When I heard about Lanta Old Town being one of the must-sees on Koh Lanta Island, I was a little skeptical. Much of the architecture on the island that I had seen at that point was modern and made of cement, so I was not expecting the Old Town to be anything but very rustic and old world. Nevertheless, my travel companion and I decided to check out this part of the island as we had some spare time. Lanta Old Town was quite a pleasant stop. If you are planning to explore the island on a motorbike or car (like we did), I definitely recommend allocating at least an hour to explore Lanta Old Town.
Sitting on the eastern coast of the island, Lanta Old Town was once the main port of trade for the island of Koh Lanta Yai. The east coast of the island is sheltered from strong winds and big waves and that’s probably why boats full of merchants from China and Arabia chose to dock here. Old Lanta flourished during this period. But ever since the bigger pier town of Ban Saladan took over the reins about 50 years ago, life in Lanta Old Town became quieter and slower. These days, a number of locals earn their living through tourism and from fishing.
From the town of Ban Saladan, take the east coast road to reach the Old Town. You can also take the west coast road and then head south. The signs along the main road brought us to the main street of Old Lanta. It was a nice feeling wandering around its main street as everything was laidback and very atmospheric, mainly due to the row of old Chinese wooden houses and monuments that, impressively, have withstood the test of time. These ancestral homes have been converted into restaurants, cafes, shops and commercial space, and yet they have retained their original structure and design.
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Some shops look attractive and interesting. They sell impressive handicrafts and different kinds of Thai herbs and spices for making dishes like green curry soup, Tomyum and Massaman curry. There are also handmade soaps, lotions and other beauty products made from natural ingredients. Other common items they are selling include a variety of dried fruit snacks.
Lanta Old Town’s main street is just beside the sea. As we walked towards the water, we found clusters of stilt houses. These are the remaining legacy of the sea gypsies who called Old Lanta their home long before the sea trading began.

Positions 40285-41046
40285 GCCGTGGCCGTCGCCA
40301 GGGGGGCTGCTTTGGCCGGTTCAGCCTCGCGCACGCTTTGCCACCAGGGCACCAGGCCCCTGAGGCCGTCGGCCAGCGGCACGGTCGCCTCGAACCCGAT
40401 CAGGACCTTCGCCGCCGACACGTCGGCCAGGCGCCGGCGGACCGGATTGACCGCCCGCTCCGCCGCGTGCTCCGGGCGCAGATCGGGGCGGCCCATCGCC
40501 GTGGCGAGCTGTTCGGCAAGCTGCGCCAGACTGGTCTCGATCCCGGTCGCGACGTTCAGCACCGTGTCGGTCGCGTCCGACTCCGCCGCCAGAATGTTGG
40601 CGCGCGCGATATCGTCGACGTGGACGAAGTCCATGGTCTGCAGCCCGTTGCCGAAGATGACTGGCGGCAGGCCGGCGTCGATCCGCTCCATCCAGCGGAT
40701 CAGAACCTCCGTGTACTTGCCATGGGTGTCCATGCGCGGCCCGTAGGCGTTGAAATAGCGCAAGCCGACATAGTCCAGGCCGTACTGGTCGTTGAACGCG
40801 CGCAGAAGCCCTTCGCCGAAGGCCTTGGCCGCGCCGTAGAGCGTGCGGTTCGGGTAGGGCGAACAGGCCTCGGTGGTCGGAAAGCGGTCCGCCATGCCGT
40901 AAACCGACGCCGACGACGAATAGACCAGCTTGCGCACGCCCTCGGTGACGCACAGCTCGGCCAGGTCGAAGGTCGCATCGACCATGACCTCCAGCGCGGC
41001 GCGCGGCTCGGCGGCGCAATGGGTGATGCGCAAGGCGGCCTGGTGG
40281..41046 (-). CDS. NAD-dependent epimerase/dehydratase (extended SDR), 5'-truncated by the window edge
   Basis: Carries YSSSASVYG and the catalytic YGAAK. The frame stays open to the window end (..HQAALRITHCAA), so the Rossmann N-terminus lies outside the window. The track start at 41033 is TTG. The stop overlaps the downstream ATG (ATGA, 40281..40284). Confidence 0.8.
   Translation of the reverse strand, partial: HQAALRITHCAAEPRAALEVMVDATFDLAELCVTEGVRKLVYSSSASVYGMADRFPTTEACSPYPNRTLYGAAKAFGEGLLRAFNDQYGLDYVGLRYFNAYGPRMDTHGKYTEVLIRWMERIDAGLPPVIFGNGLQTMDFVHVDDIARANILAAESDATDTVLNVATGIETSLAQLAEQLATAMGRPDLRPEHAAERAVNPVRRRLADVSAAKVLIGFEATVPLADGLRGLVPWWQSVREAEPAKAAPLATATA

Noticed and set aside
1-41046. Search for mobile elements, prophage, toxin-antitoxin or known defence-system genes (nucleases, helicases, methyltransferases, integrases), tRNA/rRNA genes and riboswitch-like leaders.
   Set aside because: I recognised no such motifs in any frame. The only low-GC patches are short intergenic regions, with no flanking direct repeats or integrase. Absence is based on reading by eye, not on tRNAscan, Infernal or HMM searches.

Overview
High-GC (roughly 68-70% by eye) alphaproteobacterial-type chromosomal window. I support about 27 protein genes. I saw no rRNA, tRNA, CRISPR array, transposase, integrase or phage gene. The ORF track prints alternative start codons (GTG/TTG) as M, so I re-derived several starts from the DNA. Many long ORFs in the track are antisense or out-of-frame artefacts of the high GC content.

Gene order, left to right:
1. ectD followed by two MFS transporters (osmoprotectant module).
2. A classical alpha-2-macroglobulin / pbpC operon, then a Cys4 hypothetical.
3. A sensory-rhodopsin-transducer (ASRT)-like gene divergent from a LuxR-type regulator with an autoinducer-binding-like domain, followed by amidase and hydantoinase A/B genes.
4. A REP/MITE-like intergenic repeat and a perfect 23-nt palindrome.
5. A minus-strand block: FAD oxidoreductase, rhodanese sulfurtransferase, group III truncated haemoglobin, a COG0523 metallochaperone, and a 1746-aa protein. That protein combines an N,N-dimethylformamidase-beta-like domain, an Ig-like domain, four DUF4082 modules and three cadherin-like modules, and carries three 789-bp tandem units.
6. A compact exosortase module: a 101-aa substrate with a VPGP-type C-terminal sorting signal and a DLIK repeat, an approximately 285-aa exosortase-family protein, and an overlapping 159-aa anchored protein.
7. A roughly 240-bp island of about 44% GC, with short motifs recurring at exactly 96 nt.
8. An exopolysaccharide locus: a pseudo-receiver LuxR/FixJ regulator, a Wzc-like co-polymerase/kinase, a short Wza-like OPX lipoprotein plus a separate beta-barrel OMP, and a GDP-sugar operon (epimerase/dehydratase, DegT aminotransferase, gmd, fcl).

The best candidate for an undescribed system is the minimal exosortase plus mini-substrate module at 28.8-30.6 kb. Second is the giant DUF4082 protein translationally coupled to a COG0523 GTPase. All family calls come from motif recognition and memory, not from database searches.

We never actually tried to dine in Lanta Old Town as we visited in the early afternoon after having eaten lunch. But many guidebooks and websites are saying that this spot is home to many excellent eateries. Some restaurants are stilt houses, and they specialize in seafood, freshly caught by local fisherman. The dining experience in these restaurants is well-complemented by splendid views of the Andaman Sea.
And speaking of views, my favorite part of the Old Town is the old pier, about 500 meters passed the downtown core. I am calling it the “old pier” but it is actually a reconstructed version of the original one that got destroyed by the 2004 tsunami. Today, the pier is a narrow long strip made of concrete that juts into the sea. As we made our way to the end of the strip, we were treated to fantastic views of that iconic Andaman green water, and the surrounding islands.
We visited during low season so the pier was very quiet. We hardly saw anyone hanging about. But they say that some boat excursions and tours focused on scuba diving, mangrove exploration and island hopping, leave from this spot. From the end of the pier, you will also get a good look of the modern stilt houses.
Old Lanta is the site of one of the most prominent festivals on the island. The Laanta Lanta Festival lasts for three days, and highlights resort chefs and community cooks preparing the top local dishes. Aside from satisfying your palate and stomach, the festival also features great live music on a set stage.
Since we rented a moto to tour around Koh Lanta, we had the luxury of picking the beach of our choice to stay near. This turned out to be Kantiang Bay. Eventually, after a lengthy online search we booked at Baan Lanta Resort and Spa. We are not directly affiliated with this property or any of the properties on Koh Lanta. Therefore, in an unbiased manner we can say that we enjoyed staying there. The staff were friendly, the nearby town is pleasant and it’s perched on the hillside over looking the bay. The one downside is that it can get pretty pricey during high season. Therefore, if that’s the case you might want to shop around first before booking your room in this area. At the time of writing it had a score of 7.7/10 based on 259 verified guest reviews.
Another place that we were considering was Pimalai Resort and Spa (rated 9.0/10). But due to budget constraints we couldn’t stay there. If you have the budget, consider it – it looked super nice (we walked by it a bunch of times along the beach).
How to find a good room on Koh Lanta?
If you’re heading to Koh Lanta I would suggest using Thailand’s largest and most popular booking site: www.agoda.com. It offers a massive selection and solid prices for rooms on Lanta. If that doesn’t work for you another great option that we use all the time iswww.hotelscombined.com. This is the world’s leading room price comparison site. Booking.com is also very popular with our readers. I have created links below to their respective property lists on Koh Lanta to save you some time:
Top Rated Properties on Koh Lanta
Based on Verified Guest Reviews
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